All Conditions & Treatments

Introduction to Active Release Technique

Active Release Technique® (or ART) is a patented soft tissue technique that treats problems with muscles, tendons, ligaments, fascia (connective tissue), and nerves. People with various types of musculoskeletal conditions can benefit from ART. These conditions all have one important similarity: They are frequently the result of overused muscles, causing muscle spasm, scar tissue and eventual loss of function within a region of the body.1

How does overuse affects the muscles?

When muscles (and other soft tissues) are overused, three types of problems may result:

  • Acute conditions such as pulls, tears, muscle spasm or contracture, etc.
  • Small tears resulting from repetitive motion (also known as micro-trauma).
  • Hypoxia or a lack of oxygen to the injured area.

Your body responds to these occurrences by producing tough, dense scar tissue in the problem area. This scar tissue restricts healthy tissues, preventing them from moving freely. As more scar tissue builds, your muscles weaken and become shorter, nerves can become trapped, and the tension that is placed on the tendons might even cause tendon inflammation or tendonitis. Eventually, all of this leads to a reduced range of motion, loss of strength, and pain. In cases where a nerve is trapped, you might experience tingling, numbness, and weakness as well.1

What makes Active Release Technique different from other techniques?

The difference between ART and other techniques is that during an ART treatment, the patient actively moves the affected structure (muscle or ligament) while the practitioner presses or maintains contact on the injured area. This allows the practitioner to feel the structure as it moves under their contact, and to effectively treat those restricted muscles, tendons, or ligaments.

Who might benefit from Active Release Technique?

Over 500 specific moves make up the treatment protocols used in ART, allowing the practitioner to tailor treatment to the unique needs of each patient. Individuals who may benefit from ART include:

  • Members of the athletic community, both recreational and professional.
  • Chronic pain patients with symptoms mimicking an overuse syndrome.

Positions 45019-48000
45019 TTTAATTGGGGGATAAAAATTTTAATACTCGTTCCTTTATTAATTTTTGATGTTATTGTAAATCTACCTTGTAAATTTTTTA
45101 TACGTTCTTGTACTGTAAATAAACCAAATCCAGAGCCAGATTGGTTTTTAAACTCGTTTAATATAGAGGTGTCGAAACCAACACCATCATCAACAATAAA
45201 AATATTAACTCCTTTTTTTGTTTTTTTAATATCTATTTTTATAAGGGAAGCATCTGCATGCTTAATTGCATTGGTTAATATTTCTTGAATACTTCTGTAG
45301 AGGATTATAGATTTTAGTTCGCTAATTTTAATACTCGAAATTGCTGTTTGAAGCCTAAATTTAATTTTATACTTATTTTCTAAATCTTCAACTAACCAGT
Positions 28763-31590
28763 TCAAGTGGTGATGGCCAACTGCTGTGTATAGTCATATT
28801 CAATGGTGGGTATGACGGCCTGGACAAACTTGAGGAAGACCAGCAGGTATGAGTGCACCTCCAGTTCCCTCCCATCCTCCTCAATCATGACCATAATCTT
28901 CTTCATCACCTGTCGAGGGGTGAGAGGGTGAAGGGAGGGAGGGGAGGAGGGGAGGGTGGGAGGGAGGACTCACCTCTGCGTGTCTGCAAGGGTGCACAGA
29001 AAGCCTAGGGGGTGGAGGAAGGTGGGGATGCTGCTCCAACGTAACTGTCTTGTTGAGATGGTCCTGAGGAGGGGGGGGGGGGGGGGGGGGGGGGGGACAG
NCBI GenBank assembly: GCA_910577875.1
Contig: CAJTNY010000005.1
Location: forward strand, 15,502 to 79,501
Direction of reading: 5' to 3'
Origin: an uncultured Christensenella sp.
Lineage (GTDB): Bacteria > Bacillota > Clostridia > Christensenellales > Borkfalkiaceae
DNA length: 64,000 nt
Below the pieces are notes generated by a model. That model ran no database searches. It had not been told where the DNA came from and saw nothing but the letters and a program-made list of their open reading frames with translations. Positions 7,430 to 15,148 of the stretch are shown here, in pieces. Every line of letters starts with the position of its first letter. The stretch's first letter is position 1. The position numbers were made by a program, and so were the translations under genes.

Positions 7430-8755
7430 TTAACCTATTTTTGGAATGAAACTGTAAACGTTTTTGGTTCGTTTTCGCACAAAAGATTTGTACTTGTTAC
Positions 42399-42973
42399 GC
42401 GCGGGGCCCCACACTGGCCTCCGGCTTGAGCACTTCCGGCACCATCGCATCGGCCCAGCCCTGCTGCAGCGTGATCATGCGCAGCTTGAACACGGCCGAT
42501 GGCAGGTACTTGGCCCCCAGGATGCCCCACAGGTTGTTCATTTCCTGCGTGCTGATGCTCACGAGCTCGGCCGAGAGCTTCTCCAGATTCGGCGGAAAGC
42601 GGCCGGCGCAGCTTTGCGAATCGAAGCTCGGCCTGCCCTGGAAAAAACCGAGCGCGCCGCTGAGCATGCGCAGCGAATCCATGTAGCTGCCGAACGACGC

• Anyone who has not been able to find relief through conventional therapies.

What should I expect during an Active Release Technique session?

An ART session is both an examination and a treatment. As the ART website explains, “the provider uses his or her hands to evaluate the texture, tightness, and movement of muscles, fascia, tendons, ligaments, and nerves. Abnormal tissues are treated by combining precisely directed tension with very specific patient movements.”

The specific techniques that are used vary according to the needs of the patient, but examples include:

Photo of neck stretch while the patient is lying on their back.
Neck stretch while the patient is lying on their back


Photo of hamstring stretch while patient is lying on their back
Hamstring stretch while patient is lying on their back


Photo of side-lying stretch for patients with lower back pain
Side-lying stretch for patients with lower back pain


Photo of seated mid-back stretch for people who spend a lot of time on the computer.
Seated mid-back stretch for people who spend a lot of
time on the computer

ART is a specific, targeted treatment, and patients often see results within two to four weeks, or three to six visits.

Getting an appointment for an ART session

Only healthcare providers with a license to treat soft-tissue injuries or conditions can become certified in ART and treat patients using this technique. These include chiropractors, physical therapists, massage therapists, certified athletic trainers, and medical doctors. However, you do not need a prescription in order to be treated using the ART technique. You only need to ensure that the healthcare professional you make an appointment with is properly ART certified. Get a physical therapy appointment at HSS.


Related articles


1) What is Active Release Techniques (ART) to Providers?, accessed May 24th, 2012

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